Decamping Politics From Public Lands

Tacoma News Tribune
July 4, 2004

By J. Bishop Grewell

When a Western Republican senator and the head of the Sierra Club share sound bites, alarms should ring. Currently, just such a duo is undermining one of the most successful initiatives we have seen on our public lands.

The two men oppose the congressionally initiated Fee Demonstration program. Enacted by Congress in 1996, this program raised fees at national parks, forests, and other public lands, and allowed the managers to keep 80 percent of what they collected for maintenance and service improvements. This self-reliance broke with the past, when visitor fees were simply funneled to the federal treasury.

But Senator Larry Craig (R-Id) persuaded the Senate to pass a bill (S-1107) that would severely restrict the program. These are public lands, and they should remain open to the public, says Senator Craig. His words parrot those of Sierra Club president Carl Pope who has complained about Fee Demonstration: "The American people already own these lands, and should have free and open access to them."

Well, lumberjacks and ranchers are Americans too but they don t expect to use the public lands for free. Hikers and backpackers apparently think they should be different. Unwilling to pay their share, they ignore the fact that recreation affects federal lands as much as timber harvesting, mining, or grazing.

The sewage system at Yellowstone National Park was overwhelmed by park visitors disposing eighteen rolls of toilet paper daily in 1998 and 1999. As Yellowstone dumped raw sewage into nearby pristine ponds, the Wyoming Department of Environmental Quality issued water quality citations to the Park Service. Meanwhile, throughout the park and forest systems, thousands of miles of trails suffer disrepair. Recreation does have a serious impact.

Fee Demo helped fix these problems, but Senator Craig s legislation would strip this resource from the other land agencies. The senator argues that he is protecting public access to federal lands. Empirical research shows, however, that fees are so nominal that they exclude no one from the federal estate. If fees did prohibit access, coupons to low-income citizens could remedy the problem.

The senator let his real motivation slip when he commented, "We are not going to start treating the Forest Service, BLM [Bureau of Land Management] and wildlife refuges as if they were national parks." Apparently, Fee Demonstration has proven too successful. Funds from the program could lead Forest Service and BLM managers to favor recreation and shift away from competing timber and grazing activities threatening important constituencies for the senator.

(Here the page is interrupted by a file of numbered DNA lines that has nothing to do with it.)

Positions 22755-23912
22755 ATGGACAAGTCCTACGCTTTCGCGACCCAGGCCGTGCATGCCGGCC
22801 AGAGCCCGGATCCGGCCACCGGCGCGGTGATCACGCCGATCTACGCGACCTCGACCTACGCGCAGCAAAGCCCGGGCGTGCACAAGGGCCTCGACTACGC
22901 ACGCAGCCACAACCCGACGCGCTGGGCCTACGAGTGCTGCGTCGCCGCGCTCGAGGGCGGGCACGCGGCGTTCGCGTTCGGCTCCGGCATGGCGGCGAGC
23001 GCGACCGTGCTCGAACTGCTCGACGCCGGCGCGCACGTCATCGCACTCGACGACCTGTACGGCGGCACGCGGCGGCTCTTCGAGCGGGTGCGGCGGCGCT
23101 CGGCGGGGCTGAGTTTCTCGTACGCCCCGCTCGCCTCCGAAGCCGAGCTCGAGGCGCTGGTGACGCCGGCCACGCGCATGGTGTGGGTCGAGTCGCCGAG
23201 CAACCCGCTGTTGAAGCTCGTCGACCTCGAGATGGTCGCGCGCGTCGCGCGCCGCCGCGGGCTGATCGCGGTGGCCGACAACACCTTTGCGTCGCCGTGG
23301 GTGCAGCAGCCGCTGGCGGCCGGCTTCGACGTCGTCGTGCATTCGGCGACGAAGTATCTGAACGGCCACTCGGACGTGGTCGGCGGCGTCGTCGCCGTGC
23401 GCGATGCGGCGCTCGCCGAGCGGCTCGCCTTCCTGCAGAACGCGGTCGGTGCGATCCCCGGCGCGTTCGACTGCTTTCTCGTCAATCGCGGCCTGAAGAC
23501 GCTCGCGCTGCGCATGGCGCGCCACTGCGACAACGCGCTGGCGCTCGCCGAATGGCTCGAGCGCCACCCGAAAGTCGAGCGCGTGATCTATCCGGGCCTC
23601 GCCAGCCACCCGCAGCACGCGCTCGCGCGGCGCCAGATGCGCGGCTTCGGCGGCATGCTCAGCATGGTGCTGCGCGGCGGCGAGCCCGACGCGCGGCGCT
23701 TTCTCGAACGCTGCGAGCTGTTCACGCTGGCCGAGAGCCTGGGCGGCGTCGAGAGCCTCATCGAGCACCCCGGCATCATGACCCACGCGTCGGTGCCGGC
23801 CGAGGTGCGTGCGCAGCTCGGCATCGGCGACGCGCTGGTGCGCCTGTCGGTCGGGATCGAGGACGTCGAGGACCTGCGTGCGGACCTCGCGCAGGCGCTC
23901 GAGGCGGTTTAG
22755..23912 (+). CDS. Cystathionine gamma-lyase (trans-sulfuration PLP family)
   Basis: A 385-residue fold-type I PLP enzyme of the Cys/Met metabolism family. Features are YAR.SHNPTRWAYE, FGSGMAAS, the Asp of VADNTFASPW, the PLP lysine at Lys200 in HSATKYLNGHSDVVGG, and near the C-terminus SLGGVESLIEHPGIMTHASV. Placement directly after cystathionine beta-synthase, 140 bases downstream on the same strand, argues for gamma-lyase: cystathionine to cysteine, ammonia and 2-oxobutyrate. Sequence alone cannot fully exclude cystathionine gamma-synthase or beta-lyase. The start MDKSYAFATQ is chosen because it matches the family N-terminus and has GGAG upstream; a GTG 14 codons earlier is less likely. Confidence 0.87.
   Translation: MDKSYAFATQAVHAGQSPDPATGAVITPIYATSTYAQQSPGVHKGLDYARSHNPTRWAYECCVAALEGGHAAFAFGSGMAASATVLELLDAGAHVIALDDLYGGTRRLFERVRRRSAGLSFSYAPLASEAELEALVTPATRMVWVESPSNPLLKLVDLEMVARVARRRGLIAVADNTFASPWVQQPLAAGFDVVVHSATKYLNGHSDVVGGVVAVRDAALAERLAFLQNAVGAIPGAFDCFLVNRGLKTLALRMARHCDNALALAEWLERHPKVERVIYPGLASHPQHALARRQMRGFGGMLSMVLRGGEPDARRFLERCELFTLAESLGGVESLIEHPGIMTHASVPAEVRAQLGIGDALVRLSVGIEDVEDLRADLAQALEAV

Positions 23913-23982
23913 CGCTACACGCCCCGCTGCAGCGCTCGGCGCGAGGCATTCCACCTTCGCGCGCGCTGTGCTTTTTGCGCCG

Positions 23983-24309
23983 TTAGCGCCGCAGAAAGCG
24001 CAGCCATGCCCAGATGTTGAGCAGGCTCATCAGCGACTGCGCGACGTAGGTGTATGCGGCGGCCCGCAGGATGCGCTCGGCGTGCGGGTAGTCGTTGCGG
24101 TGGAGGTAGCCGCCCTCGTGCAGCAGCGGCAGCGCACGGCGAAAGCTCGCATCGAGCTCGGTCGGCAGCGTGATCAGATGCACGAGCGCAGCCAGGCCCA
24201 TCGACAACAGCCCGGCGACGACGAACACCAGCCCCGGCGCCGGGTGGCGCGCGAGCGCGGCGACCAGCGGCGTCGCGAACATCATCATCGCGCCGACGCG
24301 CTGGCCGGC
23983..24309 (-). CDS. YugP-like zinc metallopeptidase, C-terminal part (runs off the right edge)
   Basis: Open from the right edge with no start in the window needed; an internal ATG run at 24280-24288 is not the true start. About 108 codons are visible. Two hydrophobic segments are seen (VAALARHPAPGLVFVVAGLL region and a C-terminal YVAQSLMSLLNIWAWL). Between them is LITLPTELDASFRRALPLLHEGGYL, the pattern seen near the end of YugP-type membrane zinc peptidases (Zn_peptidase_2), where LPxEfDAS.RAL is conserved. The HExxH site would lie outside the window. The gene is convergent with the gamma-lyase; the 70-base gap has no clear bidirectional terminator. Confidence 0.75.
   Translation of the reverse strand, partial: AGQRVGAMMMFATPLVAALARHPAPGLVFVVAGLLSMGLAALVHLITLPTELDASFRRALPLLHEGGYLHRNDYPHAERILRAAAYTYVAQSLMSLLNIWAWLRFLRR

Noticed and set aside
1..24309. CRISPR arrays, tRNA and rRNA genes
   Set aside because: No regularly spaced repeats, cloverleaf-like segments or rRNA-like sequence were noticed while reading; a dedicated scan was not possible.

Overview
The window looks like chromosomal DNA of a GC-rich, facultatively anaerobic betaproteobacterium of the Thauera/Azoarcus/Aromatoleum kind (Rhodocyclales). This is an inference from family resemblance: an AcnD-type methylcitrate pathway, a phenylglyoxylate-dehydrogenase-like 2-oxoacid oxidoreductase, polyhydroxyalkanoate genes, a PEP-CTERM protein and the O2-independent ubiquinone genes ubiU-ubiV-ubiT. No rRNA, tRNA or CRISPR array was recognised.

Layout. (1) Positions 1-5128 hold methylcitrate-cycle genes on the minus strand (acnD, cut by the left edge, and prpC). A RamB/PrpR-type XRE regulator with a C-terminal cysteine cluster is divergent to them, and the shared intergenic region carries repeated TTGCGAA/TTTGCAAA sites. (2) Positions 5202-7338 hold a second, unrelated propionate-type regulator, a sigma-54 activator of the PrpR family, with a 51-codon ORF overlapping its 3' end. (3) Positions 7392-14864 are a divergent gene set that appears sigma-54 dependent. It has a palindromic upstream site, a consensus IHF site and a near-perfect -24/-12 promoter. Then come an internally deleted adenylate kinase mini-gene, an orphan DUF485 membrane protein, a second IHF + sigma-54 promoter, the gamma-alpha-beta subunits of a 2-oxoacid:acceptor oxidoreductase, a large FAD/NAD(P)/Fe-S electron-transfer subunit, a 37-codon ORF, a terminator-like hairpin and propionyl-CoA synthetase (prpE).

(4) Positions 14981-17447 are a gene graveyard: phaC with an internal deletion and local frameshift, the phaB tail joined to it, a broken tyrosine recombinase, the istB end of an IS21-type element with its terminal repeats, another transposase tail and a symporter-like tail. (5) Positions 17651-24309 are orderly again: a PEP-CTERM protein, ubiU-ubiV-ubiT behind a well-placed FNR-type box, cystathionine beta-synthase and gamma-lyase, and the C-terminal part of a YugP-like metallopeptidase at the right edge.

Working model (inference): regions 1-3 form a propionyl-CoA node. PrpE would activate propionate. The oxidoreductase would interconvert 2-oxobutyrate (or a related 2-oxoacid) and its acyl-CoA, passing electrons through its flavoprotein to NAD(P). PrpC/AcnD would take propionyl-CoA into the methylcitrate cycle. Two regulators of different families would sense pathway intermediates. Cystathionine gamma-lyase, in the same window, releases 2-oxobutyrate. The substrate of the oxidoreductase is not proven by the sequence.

One then would suppose that Carl Pope and the Sierra Club would adore Fee Demonstration at least until one remembers that Pope s constituency wants a free ride (or walk as the case may be).

Pope pulls out an old canard to justify his opposition to fees: If Congress would increase funding to federal lands, we wouldn't need Fee Demonstration. This argument is wrong. For the past four decades, increases in staff and operating budgets for the land agencies outpaced visitation, even when adjusted for inflation, but dilapidation accelerated.

The land agencies are not under-funded; they are mis-funded. Congressional members prefer to appropriate dollars for sexy projects that allow them to cut ribbons and reward contributors with lucrative construction contracts. Labor-intensive projects, including trail work, most maintenance, and on-the-ground research (things that Fee Demonstration can support) don t produce photo opportunities or political kickbacks.

Given Pope's mistaken claim in his new book, Strategic Ignorance, that Fee Demonstration has already been made permanent by President Bush, he may have not explored the issue sufficiently. He probably doesn't recognize that the real benefit from Fee Demonstration is the incentives it creates. Fee Demonstration puts dollars directly in land managers' hands, providing them with a strong incentive to fund the services that bring visitors back, including maintenance, trail work, and protecting environmental resources. The more visitors who return to a site, the greater the budget for continued stewardship.

Anyone who cares about protecting our public lands for the future should endorse Fee Demonstration. And there is still a chance in the House of Representatives. A bill offered by Ohio Congressman Ralph Regula would make the program permanent for all four federal land agencies. But with the strange bedfellows arrayed on the other side, advocates for our public lands cannot rest easy.

J. Bishop Grewell, an associate of the Property and Environment Research Center (PERC) in Bozeman, Montana, is author of the new paper "Recreation Fees Four Philosophical Questions," available from PERC.

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J. Bishop Grewell, is a former  research associate for PERC. He is a graduate of Stanford University, the Yale School of Forestry and Environmental Studies, and Northwestern Law School. He is currently practicing law in Chicago.
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